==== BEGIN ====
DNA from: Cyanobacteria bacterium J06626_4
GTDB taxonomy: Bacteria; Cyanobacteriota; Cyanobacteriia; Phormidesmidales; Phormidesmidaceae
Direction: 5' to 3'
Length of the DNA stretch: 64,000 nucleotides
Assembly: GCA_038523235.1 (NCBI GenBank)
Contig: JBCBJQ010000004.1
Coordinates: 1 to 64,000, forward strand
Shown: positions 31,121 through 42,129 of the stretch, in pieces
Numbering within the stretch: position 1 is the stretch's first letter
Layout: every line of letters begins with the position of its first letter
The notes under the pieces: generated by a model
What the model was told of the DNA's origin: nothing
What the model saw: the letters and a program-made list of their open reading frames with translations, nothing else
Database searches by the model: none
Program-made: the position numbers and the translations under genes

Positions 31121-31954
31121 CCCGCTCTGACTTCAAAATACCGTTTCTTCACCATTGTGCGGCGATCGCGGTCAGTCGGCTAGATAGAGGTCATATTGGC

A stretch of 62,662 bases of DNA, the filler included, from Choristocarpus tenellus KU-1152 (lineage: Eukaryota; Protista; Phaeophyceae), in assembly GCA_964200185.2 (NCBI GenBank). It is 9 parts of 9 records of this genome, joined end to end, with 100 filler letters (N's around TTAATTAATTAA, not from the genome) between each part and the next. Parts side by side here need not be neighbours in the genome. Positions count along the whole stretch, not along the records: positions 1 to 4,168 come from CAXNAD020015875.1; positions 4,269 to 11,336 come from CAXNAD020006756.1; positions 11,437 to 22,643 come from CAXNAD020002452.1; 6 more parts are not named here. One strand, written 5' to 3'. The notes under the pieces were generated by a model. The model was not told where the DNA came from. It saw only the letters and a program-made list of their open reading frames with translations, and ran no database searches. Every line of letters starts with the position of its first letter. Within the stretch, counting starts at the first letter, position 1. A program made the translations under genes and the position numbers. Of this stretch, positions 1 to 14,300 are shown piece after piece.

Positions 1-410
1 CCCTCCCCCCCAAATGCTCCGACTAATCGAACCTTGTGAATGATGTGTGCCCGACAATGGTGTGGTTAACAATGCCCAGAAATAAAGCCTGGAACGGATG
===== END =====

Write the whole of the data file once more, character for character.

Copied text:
DNA from: Cyanobacteria bacterium J06626_4
GTDB taxonomy: Bacteria; Cyanobacteriota; Cyanobacteriia; Phormidesmidales; Phormidesmidaceae
Direction: 5' to 3'
Length of the DNA stretch: 64,000 nucleotides
Assembly: GCA_038523235.1 (NCBI GenBank)
Contig: JBCBJQ010000004.1
Coordinates: 1 to 64,000, forward strand
Shown: positions 31,121 through 42,129 of the stretch, in pieces
Numbering within the stretch: position 1 is the stretch's first letter
Layout: every line of letters begins with the position of its first letter
The notes under the pieces: generated by a model
What the model was told of the DNA's origin: nothing
What the model saw: the letters and a program-made list of their open reading frames with translations, nothing else
Database searches by the model: none
Program-made: the position numbers and the translations under genes

Positions 31121-31954
31121 CCCGCTCTGACTTCAAAATACCGTTTCTTCACCATTGTGCGGCGATCGCGGTCAGTCGGCTAGATAGAGGTCATATTGGC

A stretch of 62,662 bases of DNA, the filler included, from Choristocarpus tenellus KU-1152 (lineage: Eukaryota; Protista; Phaeophyceae), in assembly GCA_964200185.2 (NCBI GenBank). It is 9 parts of 9 records of this genome, joined end to end, with 100 filler letters (N's around TTAATTAATTAA, not from the genome) between each part and the next. Parts side by side here need not be neighbours in the genome. Positions count along the whole stretch, not along the records: positions 1 to 4,168 come from CAXNAD020015875.1; positions 4,269 to 11,336 come from CAXNAD020006756.1; positions 11,437 to 22,643 come from CAXNAD020002452.1; 6 more parts are not named here. One strand, written 5' to 3'. The notes under the pieces were generated by a model. The model was not told where the DNA came from. It saw only the letters and a program-made list of their open reading frames with translations, and ran no database searches. Every line of letters starts with the position of its first letter. Within the stretch, counting starts at the first letter, position 1. A program made the translations under genes and the position numbers. Of this stretch, positions 1 to 14,300 are shown piece after piece.

Positions 1-410
1 CCCTCCCCCCCAAATGCTCCGACTAATCGAACCTTGTGAATGATGTGTGCCCGACAATGGTGTGGTTAACAATGCCCAGAAATAAAGCCTGGAACGGATG